In order get HRRR data into a format readable by WDSS-II, you must first create a configuration file specifying which meteorological variables you are interested in.The reason the configuration file is created is simply to save time and space. Each HRRR file contains over 100 variables. If you’re interested in only a few of the variables, why waste valuable processing time and space reading in data you are not interested in?

While this all may seem rather cumbersome at first, it’s actually not too difficult. Just follow the steps below, and you will be working with HRRR data in no time.

  1. First of all, you need to make sure you have 2 environment variables set correctly. JAVA_HOME needs to be set to the location of your java instillation, and WDSSII_INSTALL_DIR needs to be set to the wdssiijava directory.
  2. Copy the file wdssiijava/example/griddataingest.xml into the current directory, and rename it hrrr.xml.
  3. Edit hrrr.xml. The inputDir and outputDir variables must be changed to match where your data is. The filenamePatterns variable must also be changed to match something in your input files (i.e., if all of your files are named 20130106_****, you could set filenamePatterns equal to “2013”). Finally, the listVariables variable needs to be uncommented and set to “true”.
  4. Run: ./w2java.sh org.wdssii.ncingest.GridDatasetIngest ./hrrr.xml. This will create your configuration file, varList.xml. This file will contain all of the meteorological variables in your HRRR data.
  5. Edit varList.xml. For all variables that you are interested in utilizing, you will need to set them from “false” to “true” inside of varList.xml.
  6. Edit hrrr.xml. Set listVariables to false.
  7. Run ./w2java.sh org.wdssii.ncingest.GridDatasetIngest ./hrrr.xml once more, and voila, your netcdf HRRR files will be waiting for you in the directory that you specified.

For future processing, you will simply need to change the inputDir and outputDir variables in hrrr.xml. If you are interested in processing different or additional variables, simply change those variables from “false” to “true” in varList.xml.

In order to use wdssiijava, you need to have Java 7 or higher installed and in your PATH.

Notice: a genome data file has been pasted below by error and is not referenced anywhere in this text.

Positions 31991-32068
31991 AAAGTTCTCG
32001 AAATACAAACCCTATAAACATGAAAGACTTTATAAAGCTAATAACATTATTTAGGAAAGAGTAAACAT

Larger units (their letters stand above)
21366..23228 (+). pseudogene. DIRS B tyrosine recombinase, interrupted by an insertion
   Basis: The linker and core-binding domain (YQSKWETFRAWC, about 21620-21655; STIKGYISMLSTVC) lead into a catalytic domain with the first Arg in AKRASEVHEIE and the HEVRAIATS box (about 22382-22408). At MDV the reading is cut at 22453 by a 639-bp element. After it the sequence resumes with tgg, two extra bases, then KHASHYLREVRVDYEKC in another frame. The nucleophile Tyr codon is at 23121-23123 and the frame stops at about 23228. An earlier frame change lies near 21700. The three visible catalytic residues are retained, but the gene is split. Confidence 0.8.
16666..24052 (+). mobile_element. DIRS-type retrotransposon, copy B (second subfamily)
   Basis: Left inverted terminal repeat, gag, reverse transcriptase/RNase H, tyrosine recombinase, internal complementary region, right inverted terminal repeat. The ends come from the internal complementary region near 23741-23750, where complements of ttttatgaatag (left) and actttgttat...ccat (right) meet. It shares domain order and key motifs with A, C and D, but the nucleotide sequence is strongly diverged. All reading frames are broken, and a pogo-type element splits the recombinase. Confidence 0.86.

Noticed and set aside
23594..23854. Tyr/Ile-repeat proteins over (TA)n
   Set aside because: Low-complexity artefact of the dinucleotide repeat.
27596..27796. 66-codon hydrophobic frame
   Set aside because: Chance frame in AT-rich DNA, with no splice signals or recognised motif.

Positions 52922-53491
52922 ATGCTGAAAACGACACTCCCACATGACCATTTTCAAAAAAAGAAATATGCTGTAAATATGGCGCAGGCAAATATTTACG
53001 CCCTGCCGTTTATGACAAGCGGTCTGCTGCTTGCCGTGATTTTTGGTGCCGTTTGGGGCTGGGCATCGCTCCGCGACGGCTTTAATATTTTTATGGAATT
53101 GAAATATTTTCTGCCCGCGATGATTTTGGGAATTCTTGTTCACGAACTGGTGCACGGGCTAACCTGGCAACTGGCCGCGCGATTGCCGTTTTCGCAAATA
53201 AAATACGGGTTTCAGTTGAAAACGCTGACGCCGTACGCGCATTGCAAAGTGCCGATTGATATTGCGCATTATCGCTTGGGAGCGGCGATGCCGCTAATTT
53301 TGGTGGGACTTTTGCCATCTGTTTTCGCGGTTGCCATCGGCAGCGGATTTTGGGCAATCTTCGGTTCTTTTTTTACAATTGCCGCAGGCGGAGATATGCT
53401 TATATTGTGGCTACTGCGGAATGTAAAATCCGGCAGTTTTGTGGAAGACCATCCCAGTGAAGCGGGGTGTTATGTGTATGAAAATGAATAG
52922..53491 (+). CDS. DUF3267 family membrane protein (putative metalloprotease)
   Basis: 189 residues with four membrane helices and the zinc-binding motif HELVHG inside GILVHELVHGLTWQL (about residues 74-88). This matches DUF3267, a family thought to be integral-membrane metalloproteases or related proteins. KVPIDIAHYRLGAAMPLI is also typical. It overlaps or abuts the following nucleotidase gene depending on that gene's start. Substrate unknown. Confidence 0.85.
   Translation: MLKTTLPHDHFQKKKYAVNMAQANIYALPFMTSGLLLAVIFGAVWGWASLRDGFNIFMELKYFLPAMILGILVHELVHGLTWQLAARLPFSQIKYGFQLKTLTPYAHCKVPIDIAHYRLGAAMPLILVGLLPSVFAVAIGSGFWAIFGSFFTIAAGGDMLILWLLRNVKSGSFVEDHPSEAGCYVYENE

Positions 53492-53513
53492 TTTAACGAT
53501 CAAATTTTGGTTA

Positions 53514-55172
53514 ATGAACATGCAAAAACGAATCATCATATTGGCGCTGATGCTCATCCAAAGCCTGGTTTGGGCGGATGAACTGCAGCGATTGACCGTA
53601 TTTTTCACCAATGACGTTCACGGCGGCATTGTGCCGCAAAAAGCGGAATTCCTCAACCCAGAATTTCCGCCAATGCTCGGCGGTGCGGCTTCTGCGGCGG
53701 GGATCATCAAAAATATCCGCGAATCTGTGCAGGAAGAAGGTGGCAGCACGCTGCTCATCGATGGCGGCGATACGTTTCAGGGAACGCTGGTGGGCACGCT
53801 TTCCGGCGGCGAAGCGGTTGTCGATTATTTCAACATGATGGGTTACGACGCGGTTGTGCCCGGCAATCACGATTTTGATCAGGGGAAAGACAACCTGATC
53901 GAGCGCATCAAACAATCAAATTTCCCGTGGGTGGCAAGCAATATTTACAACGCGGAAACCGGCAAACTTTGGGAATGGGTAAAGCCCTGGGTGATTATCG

VCP dependence removed from WDSS-II

In the past, in order to create a volumetric product in WDSS-II, it was required that the VCP used by the radar be known. This was not a problem for users working with data from the WSR-88D network, but for those utilizing data from outside of that network, a few extra steps were required, including the creation of a “fake” VCP file that contained the levels at which the radar had scanned.

However, the WSR-88D network recently adopted two new concepts to its scanning strategies. The Automated Volume Scan Evaluation and Termination (AVSET) concept allows any site to not perform higher-elevation scans when no storms are detected. The Supplemental Adaptive Intra-Volume Low-Level Scan (SAILS) gives radars in the 88D network the capability of adding in a supplemental 0.5 degree scan at any time.

While AVSET and SAILS have many advantages to them, the combination of these concepts have made using the VCP of a radar to help build volumetric products unreliable. Therefore, rather than depending on the VCP to build virtual volumes, we have taken the VCP dependence out of all of our products. This means that when working with data from outside of the WSR-88D network, including data from outside the US, users no longer need to create these “fake” VCP files, nor does the VCP need to be defined in the data. Users simply need to be sure that an appropriate expiry time for each scan is specified (using the ExpiryInterval attribute in the netcdf files) to ensure that old data ages off in a timely fashion.

Algorithms affected include:  w2vil and w2circ.